Three local school districts are teaming up with the area BOCES, SUNY Adirondack and GlobalFoundries to teach high school students skills that eventually could lead to jobs at high-tech companies.
The Hudson Falls, Saratoga and Queensbury districts are part of the project, which will begin this September with the first group of 18 students.
Hudson Falls Superintendent Mark Doody said the two-year program is designed to teach advanced manufacturing skills, math and science and career skills.
“They’re going to be ready for the world of work,” he said.
Students will attend classes at SUNY Adirondack for two hours a day and spend the rest of the time in their local school districts. They will have the opportunity to earn college credits toward an associate’s degree.
“Students are going to learn the content and be able to apply the knowledge within the field of manufacturing,” he said.
Doody hopes the program will be successful and be expanded to other areas besides advanced manufacturing.
“There’s shortage of trained workers,” Doody said.
This partnership was one of 16 selected Wednesday statewide to receive funding beginning in the 2014-2015 year as part of the NYS Pathways in Technology Early College High School (NYS P-TECH). The state is providing nearly 6,000 students with training for associate’s degrees at no cost, which would put them first in line for skilled jobs at participating technology, manufacturing and health care companies when they graduate.
However, the local partnership among the three schools, SUNY Adirondack and WSWHE BOCES is going ahead this year as a pilot program, with the individual school districts paying BOCES to cover the costs.
The districts had been working on this project before the grant competition was announced, according to Brian Durant, vice president for academic and student affairs at SUNY Adirondack.
Durant said the classes would touch on physics and electricity, instructional technology.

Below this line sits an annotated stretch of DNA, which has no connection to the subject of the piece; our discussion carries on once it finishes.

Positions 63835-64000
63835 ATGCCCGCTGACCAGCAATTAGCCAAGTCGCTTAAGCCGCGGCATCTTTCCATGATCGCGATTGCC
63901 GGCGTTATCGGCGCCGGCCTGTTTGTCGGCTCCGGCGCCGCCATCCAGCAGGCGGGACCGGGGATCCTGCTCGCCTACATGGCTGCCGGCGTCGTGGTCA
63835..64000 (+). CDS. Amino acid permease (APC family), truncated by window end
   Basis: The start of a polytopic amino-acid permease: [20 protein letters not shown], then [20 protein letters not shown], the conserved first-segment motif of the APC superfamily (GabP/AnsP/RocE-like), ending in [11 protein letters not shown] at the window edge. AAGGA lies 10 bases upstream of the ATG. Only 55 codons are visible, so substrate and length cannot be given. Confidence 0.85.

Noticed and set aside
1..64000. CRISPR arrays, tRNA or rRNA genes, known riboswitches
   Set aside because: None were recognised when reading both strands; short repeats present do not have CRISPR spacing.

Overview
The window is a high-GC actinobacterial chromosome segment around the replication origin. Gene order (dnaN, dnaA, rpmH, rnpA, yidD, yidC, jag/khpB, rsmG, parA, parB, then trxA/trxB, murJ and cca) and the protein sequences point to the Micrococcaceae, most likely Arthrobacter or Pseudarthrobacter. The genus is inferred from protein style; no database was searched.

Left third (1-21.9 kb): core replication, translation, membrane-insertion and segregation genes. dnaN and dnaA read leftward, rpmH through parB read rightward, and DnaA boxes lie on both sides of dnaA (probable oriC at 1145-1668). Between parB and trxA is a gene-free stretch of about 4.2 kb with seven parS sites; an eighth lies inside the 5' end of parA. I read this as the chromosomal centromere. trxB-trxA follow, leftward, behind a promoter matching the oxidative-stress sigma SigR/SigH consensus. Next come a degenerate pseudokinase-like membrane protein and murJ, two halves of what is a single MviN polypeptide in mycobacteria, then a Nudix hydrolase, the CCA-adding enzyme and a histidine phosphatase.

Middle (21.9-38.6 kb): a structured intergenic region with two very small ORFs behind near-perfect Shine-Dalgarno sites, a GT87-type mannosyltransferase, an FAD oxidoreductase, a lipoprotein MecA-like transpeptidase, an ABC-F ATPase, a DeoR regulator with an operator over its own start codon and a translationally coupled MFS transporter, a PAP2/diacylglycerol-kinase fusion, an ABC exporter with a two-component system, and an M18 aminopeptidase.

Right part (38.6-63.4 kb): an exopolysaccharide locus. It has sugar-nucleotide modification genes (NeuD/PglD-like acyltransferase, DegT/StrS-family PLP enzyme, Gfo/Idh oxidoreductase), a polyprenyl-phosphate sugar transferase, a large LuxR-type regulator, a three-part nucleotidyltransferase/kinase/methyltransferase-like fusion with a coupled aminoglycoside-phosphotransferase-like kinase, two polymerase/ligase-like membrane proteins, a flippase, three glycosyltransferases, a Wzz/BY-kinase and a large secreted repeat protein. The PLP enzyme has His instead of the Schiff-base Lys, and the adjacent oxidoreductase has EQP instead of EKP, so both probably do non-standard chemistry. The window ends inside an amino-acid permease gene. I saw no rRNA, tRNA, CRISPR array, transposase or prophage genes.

“SUNY Adirondack is excited to be working with such great partners on such an important educational opportunity for our students to be exposed to technology and manufacturing and really supporting the emerging technologies of the region,” Durant said.
Other Capital Region partnerships selected include two involving Hudson Valley Community College. The college working with a consortia of schools led by the Ballston Spa Central School District to teach clean technology skills in conjunction with GlobalFoundries, Cisco and TRC.
HVCC is also in another partnership in conjunction with Questar III BOCES, the a group of schools led by the Troy City School District, the Center for Economic Growth, GE Health Care and Regeneron to teach advanced manufacturing skills.
Gov. Andrew Cuomo said he was excited about these partnerships.
“This ground-breaking program will give students across the state the opportunity to earn a college degree without taking on significant debt from student loans while also starting on a pathway to a good-paying job when they graduate,” he said in a news release. “These public-private partnerships are a model for success for our students, our employers and our regional economies.”